# Why is an electric current a scalar

## Why is current a scalar quantity?

To be precise, current is not a vector quantity. Although the current has a certain direction and magnitude, it does not follow the law of vector addition. Let me show you

Take a look at the picture above. According to Kirchhoff's current law, the sum of the currents entering the junction should be equal to the sum of the currents exiting the junction (no charge accumulation and discharges). A current of 10 A leaves the connection point.

Now take a look at the picture below.

Here I have considered current as a vector quantity. The resulting current is less than that obtained in the previous situation. This finding gives us some implications, and I want to go over some of them. This can occur due to a build-up of charge on some parts of the conductor. This can also be due to a cargo leak. In our daily routine we use materials that are roughly ideal so that these phenomena can be neglected. In this case the difference in the situations can be seen and we cannot neglect it.

If you're not convinced, let me tell you more. In the description above (currently as a vector) I only talked about the size difference. The direction of the resulting stream (as shown) is subtle. This is because in practice we are not observing the current flowing along the direction shown above. You can argue that in the presence of the conductor, the electrons can only move inside and therefore follow the available path. You can also argue that the electric field in the conductor imposes some restrictions. I appreciate trying, but what if I remove the ladder? I also use particle accelerators that shoot proton beams while neglecting the presence of an electric field in space.

Now let me look at two beams of protons (currents), each carrying a current of 5A, as shown below. These rays are isolated and we will not consider outside influences.

Since there is no restriction on the flow of protons, the protons that meet at the junction exchange momentum and this leads to scattering (protons represented by small circles). You would have a situation where two rays create multiple rays as shown below. Our vector addition law does not say this.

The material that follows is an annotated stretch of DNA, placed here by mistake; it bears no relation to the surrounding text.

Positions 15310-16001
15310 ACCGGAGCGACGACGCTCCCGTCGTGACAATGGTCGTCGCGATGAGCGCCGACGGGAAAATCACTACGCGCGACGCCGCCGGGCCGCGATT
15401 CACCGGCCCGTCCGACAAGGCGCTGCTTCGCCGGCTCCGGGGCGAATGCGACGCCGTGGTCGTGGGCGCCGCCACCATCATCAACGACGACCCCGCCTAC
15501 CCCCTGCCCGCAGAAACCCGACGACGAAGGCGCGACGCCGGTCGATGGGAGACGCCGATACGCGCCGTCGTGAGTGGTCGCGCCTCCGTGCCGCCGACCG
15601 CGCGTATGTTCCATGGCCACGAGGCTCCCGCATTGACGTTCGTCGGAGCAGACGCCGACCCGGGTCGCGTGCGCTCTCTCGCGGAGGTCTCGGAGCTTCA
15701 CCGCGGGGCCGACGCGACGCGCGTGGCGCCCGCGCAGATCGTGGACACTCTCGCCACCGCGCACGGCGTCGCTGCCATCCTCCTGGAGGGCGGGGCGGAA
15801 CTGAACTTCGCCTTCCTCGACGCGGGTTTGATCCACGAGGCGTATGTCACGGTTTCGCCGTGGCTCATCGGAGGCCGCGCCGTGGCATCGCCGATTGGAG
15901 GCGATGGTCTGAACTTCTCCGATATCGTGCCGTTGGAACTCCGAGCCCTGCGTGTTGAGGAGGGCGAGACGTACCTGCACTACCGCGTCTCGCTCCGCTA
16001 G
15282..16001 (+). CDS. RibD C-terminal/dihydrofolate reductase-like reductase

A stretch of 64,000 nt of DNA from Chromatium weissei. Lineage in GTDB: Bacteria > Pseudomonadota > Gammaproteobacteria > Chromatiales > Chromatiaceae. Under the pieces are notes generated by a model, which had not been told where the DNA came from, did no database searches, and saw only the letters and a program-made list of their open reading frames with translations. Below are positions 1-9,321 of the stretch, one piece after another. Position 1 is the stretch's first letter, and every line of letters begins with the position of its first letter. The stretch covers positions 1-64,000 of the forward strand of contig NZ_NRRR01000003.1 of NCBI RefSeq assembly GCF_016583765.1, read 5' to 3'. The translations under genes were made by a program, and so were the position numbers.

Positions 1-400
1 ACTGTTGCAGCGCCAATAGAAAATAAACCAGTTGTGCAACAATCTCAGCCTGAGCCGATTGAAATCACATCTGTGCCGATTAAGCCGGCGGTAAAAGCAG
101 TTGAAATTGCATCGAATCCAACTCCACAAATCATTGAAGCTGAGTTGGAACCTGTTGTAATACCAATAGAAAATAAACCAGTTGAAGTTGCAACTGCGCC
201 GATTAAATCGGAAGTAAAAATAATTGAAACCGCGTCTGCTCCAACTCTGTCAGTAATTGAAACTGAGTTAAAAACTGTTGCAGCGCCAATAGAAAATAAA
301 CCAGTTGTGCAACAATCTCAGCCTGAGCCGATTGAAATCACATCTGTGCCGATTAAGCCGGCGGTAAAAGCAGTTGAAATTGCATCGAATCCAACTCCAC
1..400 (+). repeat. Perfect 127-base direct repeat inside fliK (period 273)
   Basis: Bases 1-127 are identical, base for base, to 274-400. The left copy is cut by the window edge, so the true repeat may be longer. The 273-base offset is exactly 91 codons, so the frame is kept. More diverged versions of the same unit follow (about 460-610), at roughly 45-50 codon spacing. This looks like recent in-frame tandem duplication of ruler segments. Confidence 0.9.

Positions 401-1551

I've illustrated some in the picture above. In reality, you will see chaotic movement. Representing the rays (as shown above) becomes a very difficult task because the protons do not follow a fixed path. I just showed you an unlikely but possible situation.

All of this clearly shows us that current is not a vector quantity.

Another point I want to mention is that unlike other vector quantities, current cannot be broken down into components. Current flowing in a certain direction only has an effect along the direction of flow for an infinite period of time (without external influences such as electric or magnetic fields).

### Ruslan

If a quantity is not a vector, it does not become scalar.

### Ruslan

The scalar quantity is a quantity that cannot be changed during rotations. The current is not invariant in rotations. The physical quantities can also include pseudotensors (including pseudoscalars) and even things like the sum of the tensor and pseudotensor - such quantities are definitely not among those you've listed.

### R004

Could you shed some light on the current, which is a different physical quantity than a vector?

### Ruslan

In fact, it may appear scalar depending on how you define the differential cross-section vector dEIN⃗ in the definition of the current I = ∫J.⃗dEIN⃗. If you define it to change direction under parity inversion, then I am pseudoscalar. Otherwise it is scalar. Or I can be wrong and dEIN⃗ has a clear definition.

### R004

Wikipedia speaks of a four-dimensional analogue of 'electrical current density' (a vector quantity that is known to us in our three dimensions). I am talking about electricity. I hope it's clear